The American Association of Port Authorities kept up its push on several issues important to its members as conferees moved toward a final agreement on a sweeping tax package Republicans want to get to the president’s desk by Christmas.
AAPA’s goals included rescinding provisions on the tax-exempt status of private activity bonds and wind energy production tax credits.
If a final compromise is reached on the two versions that came out of the House and Senate earlier, legislative leaders hope to schedule floor votes in both chambers on that package the week of December 18.
James Nomination Advances
The Senate Committee on Environment and Public Works advanced a nomination for the top civilian position with the U.S. Army Corps of Engineers.
Approved by a voice vote, the nomination of R.D. James of Missouri to be assistant secretary of the Amy for Civil Works now moves to the full Senate.
It was advanced, again on a voice vote, by the Senate Armed Services Committee in November.
The Senate Commerce Committee approved a bipartisan bill reauthorizing the National Transportation Safety Board to modernize and improve transparency in the NTSB’s investigations, recommendations and board member discussions.
“After tragic accidents, we ask NTSB to get facts and tell us what went wrong,” said Sen. John Thune (R-S.D.), the committee’s chairman and the lead sponsor of the bill.
“This legislation expands the agency’s ability to explain causes and improves the NTSB’s recommendation process so that we can more effectively address our most pressing safety challenges.”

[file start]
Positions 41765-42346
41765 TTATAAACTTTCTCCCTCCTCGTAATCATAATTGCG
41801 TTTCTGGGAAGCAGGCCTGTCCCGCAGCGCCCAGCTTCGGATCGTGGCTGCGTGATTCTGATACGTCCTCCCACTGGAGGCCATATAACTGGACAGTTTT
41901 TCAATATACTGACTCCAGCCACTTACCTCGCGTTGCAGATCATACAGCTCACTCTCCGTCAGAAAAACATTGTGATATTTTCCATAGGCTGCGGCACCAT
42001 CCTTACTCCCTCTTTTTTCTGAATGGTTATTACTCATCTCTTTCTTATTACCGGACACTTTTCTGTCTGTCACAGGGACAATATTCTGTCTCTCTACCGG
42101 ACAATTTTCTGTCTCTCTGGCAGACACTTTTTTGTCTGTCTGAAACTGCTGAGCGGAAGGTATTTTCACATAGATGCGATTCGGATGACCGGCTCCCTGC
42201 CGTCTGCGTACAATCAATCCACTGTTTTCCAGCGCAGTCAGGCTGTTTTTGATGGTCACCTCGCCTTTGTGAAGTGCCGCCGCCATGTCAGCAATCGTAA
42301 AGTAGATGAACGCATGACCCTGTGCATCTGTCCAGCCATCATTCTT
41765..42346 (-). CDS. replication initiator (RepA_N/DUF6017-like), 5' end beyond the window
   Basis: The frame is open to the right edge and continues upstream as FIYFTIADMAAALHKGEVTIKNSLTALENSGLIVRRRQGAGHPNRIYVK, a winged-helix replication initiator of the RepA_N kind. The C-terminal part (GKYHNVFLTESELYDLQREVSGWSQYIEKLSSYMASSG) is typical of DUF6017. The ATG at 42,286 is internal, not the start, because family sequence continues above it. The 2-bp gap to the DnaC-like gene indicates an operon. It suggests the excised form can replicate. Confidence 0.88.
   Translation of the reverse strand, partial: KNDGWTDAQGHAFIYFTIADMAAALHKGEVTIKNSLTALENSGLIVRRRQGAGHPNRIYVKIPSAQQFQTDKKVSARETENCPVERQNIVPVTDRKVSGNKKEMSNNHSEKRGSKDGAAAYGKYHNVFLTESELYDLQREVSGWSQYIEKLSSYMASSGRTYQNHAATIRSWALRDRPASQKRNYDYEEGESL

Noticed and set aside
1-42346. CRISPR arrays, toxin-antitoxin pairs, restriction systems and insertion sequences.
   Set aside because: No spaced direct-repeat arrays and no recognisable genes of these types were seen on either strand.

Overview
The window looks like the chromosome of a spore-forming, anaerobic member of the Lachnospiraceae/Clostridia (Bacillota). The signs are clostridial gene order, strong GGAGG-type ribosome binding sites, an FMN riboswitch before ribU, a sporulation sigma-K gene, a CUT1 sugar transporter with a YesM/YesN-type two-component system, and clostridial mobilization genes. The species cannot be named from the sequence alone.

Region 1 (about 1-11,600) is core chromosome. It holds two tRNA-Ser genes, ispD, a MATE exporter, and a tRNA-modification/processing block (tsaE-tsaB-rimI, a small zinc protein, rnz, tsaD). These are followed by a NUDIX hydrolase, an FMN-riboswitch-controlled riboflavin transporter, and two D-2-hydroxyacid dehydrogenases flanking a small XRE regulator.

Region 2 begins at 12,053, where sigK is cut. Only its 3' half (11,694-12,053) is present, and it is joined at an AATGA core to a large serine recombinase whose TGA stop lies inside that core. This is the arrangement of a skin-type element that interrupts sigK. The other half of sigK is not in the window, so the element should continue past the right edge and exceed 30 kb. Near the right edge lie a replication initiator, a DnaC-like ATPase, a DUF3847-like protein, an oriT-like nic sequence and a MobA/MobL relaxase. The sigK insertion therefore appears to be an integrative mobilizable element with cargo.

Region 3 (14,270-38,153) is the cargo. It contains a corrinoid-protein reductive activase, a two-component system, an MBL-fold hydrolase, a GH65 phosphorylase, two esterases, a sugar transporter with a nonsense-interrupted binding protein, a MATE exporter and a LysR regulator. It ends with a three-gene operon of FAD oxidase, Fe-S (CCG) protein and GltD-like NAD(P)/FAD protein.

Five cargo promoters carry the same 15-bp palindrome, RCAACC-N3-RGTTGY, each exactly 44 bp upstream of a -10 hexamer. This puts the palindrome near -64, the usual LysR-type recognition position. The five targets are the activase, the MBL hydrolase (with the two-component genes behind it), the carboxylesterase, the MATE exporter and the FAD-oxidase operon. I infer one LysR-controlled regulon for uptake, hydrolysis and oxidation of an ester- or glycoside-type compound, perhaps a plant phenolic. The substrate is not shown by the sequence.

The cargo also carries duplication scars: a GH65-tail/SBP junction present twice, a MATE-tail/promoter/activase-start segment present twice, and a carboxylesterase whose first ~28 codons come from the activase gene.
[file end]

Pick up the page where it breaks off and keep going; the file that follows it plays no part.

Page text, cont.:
Approved by a voice vote, the bill now moves to the full Senate.
Supply Chain Innovation
The Federal Maritime Commission published a final report on its supply chain innovation initiative, which summarizes the work of six teams led by Commissioner Rebecca Dye over the past 18 months.
Dye highlighted one recommendation on creating a National Seaport Information Portal to boost the efficiency and resiliency of the international supply chain.
“If we can harmonize the behavior of the actors in our supply chain and stop working at cross purposes, it will boost American economic growth and competitiveness,” she said, urging an approach that looks beyond the dock and the terminal gate and identifies solutions to supply chain challenges by stepping out of “our enterprise silos.”